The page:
Return of Super Stores
•Handled right, its glorious past could point the way to a promising future for Nigerian club football
It probably boasts more monikers than any other club in Nigeria: Stationery Stores, Super Stores, Flaming Flamingoes, Adebajo Babes and Pooku lowo e (Figuratively, Yoruba for “cheap players, great performers”), after it had fallen on a dry patch: a patrician club, constrained to plebeian means, to make ends meet.
That is the gripping story of Stationery Stores Football Club of Lagos, founded in 1958 by the late business tycoon, Israel Adebajo, as a sporting public relations arm of the Nigerian Office and Stationery Stores (NOSS), a firm that deals in stationery and allied matters.
At the peak of its glory, when it corralled two consecutive Nigerian Challenge Cup (FA Cup, now formally known as Federation Cup) titles (1967 and 1968), it had no less than nine players in the Green Eagles, then the nickname of the Nigerian national team.
Indeed, in the Eagles’ 1968 tour of Mexico, Stores had iconic names like Sam Opone and Peter Fregene, the enduring Nigerian international goalkeeper, who even made the Eagles first 11 in the African Nations Cup, as late as 1982, in Benghazi, Libya.
Other iconic names that passed through its great portals included the incomparable Haruna Ilerika (of blessed memory), he of silky skills and one of the most skilful Nigerian football players ever, Yakubu Mambo who was in the Eagles squad that won gold in the 1972 2nd All Africa Games in Lagos, and of course Muda Atanda (nee Yomi Peters), the stormy long-serving captain of Stores, now the club’s team manager, under the chairmanship of Adetilewa Adebajo, son of the late founder.
Israel Adebajo was perhaps the first of an illustrious line Nigerian business royals that invested in sports, among others being MKO Abiola, the late ‘Pillar of Sports in Africa’ and proprietor of the defunct Abiola Babes, based in Abeokuta, and Alhaji Yusuf Salami (also late), founder of Alyufsalam Rocks, based in Ilorin. Adebajo, the Noforija-Epe, Lagos State-born tycoon, inspired an entertaining and captivating style of football that matched substance with style, and made the club the toast of Nigerians of its generation.
The return of Stores is a toast to the irrepressible human spirit. It is also a rekindling of hope for the revitalisation of the Nigerian local league, now that contemporary Nigerians, patrician and plebeian, are hooked to the sweet poison of foreign leagues: Arsenal, Chelsea, Manchester United, Barcelona, Real Madrid, Bayern Munich, etc.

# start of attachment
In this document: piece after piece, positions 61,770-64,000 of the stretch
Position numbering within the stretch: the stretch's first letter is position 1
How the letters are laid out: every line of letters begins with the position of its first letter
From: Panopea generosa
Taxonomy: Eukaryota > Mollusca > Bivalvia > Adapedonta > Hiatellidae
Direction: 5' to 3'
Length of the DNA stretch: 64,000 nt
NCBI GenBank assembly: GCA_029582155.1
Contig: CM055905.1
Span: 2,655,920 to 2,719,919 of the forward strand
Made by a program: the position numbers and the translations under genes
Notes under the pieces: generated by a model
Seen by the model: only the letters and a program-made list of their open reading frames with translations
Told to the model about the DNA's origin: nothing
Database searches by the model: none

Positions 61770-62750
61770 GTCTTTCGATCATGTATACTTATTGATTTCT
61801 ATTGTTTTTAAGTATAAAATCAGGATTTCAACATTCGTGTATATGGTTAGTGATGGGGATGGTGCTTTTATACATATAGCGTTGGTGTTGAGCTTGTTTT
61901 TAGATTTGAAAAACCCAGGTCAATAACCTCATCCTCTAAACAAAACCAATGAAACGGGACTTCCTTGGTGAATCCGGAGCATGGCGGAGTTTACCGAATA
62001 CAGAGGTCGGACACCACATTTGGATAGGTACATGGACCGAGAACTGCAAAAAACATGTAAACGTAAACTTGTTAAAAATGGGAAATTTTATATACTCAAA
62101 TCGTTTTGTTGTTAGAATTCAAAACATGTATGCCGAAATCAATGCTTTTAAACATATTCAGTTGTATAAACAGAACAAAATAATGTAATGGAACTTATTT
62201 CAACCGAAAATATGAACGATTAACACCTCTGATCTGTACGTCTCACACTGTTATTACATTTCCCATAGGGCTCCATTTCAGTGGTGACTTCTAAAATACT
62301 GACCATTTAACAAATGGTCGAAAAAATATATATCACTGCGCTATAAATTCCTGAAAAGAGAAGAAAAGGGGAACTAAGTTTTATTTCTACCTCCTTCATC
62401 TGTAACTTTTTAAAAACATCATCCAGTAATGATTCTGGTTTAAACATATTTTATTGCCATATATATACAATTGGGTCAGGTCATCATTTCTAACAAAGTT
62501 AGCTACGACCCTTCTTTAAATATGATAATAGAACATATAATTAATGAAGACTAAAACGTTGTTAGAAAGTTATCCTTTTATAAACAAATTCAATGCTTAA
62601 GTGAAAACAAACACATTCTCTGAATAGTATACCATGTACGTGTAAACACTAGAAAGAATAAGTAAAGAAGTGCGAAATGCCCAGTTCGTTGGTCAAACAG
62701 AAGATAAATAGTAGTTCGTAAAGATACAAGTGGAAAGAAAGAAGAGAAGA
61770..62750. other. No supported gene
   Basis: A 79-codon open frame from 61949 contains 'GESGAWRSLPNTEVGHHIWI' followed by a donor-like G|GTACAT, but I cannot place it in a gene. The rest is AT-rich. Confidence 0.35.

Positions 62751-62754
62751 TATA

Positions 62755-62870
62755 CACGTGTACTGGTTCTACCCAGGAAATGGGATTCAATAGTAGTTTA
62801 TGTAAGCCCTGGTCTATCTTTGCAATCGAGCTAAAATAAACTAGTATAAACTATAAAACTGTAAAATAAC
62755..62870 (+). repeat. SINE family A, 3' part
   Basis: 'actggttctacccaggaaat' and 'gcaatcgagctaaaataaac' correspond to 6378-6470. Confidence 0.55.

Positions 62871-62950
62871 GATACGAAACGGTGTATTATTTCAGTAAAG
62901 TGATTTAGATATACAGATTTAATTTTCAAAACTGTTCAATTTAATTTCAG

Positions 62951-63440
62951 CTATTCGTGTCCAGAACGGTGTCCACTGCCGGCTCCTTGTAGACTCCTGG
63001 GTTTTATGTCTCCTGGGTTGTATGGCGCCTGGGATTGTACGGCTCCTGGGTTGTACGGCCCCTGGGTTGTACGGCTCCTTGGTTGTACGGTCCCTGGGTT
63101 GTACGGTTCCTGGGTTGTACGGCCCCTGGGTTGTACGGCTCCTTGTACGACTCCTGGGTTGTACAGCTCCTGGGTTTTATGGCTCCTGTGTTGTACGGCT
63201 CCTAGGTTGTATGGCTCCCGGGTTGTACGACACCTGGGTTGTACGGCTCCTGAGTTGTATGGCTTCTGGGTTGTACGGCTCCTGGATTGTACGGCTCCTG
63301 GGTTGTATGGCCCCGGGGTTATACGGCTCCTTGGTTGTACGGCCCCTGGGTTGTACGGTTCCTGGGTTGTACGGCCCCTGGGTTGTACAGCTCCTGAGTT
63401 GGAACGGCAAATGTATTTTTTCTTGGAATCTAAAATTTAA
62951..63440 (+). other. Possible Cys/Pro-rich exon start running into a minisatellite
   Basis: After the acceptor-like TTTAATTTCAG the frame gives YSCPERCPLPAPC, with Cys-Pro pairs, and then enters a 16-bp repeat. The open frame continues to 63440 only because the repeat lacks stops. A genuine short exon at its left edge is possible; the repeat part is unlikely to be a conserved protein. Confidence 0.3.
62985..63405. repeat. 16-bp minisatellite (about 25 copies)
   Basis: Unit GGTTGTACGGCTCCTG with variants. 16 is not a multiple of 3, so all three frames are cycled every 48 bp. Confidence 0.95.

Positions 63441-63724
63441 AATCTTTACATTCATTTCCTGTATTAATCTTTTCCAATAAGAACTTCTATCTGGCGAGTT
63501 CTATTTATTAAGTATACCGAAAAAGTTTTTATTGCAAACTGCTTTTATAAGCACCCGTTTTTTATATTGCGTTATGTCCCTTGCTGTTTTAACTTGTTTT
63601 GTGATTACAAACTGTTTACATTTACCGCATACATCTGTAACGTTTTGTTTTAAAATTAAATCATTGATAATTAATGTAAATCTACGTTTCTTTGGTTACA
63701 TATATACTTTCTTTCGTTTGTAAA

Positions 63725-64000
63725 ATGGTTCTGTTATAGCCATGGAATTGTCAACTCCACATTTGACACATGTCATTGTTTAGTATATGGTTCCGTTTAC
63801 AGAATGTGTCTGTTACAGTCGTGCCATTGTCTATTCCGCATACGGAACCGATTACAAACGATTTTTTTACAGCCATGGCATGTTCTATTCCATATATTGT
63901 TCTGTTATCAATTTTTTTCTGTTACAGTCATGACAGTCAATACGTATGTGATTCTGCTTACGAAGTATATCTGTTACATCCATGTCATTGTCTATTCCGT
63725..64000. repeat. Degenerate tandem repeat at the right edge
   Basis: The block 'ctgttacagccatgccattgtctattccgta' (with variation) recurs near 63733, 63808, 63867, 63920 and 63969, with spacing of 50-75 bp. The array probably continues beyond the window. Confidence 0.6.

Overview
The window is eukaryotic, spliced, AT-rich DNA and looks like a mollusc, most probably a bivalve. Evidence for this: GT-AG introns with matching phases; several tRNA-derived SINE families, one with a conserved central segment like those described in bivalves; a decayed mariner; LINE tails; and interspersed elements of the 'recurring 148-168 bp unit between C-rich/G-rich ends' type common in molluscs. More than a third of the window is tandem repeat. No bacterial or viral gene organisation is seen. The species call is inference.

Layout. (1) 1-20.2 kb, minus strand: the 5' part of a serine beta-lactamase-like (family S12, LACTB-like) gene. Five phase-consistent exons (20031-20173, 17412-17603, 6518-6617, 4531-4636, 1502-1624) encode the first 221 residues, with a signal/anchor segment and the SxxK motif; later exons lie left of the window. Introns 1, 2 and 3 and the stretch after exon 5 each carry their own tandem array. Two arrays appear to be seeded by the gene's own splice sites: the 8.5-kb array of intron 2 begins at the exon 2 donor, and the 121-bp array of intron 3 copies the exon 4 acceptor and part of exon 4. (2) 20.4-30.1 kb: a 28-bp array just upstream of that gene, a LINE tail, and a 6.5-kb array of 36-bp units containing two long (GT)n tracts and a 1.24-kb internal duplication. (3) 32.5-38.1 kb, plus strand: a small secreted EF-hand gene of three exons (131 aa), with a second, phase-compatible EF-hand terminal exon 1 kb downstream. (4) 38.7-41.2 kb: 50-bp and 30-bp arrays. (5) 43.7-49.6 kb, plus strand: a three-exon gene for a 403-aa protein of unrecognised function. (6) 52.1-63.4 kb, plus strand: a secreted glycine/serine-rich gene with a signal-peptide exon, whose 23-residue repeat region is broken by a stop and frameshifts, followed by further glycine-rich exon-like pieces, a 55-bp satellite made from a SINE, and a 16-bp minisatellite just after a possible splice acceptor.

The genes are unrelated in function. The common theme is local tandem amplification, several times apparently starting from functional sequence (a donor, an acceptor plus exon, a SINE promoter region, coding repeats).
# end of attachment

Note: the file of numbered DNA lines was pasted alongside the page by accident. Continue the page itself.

Not too long ago, the passion in the sporting scene was the famous derbies between Stores and ECN (later NEPA) FC in Lagos, and the crowd-pulling contests between Stores and IICC, Stores and Rangers; and even along the West African coast, Stores Vs Ashanti Kotoko, or Stores Vs Accra Hearts of Oak, both of Ghana. Now, all that is but gone!
Stores is a club of great history and character. Like the present-day Arsenal of London, England, it boasted great developmental policies, such that even players that cost virtual peanuts wear the club’s famous white, gold and maroon jerseys, and they suddenly become great performers.
Stores is back in the National League ranks by buying Union Bank FC’s slot in that league. But the directors must be conscious of the sibling “civil war”, between Princess Gloria Adebajo-Fraser and Adetilewa (the current chairman) that nearly consigned the club to history. They should therefore broaden the ownership base of the club, and perhaps invite its supporters to co-own the club, as it is done in many European leagues.
The Stores of 1958 to 1998 (a 40-year period) was a humongous brand, and could yet re-enact its old glory. For Lagos ball fans, starved for too long of a team of high calibre to identify with, Stores might just fill that vacuum.
More than that: A re-enacted Stores, if well run, might just hold the tantalising promise of returning the big crowd to stadia stands. That would provide more jobs for talented local youth, and offer welcome relief from this era of stifling foreign leagues.
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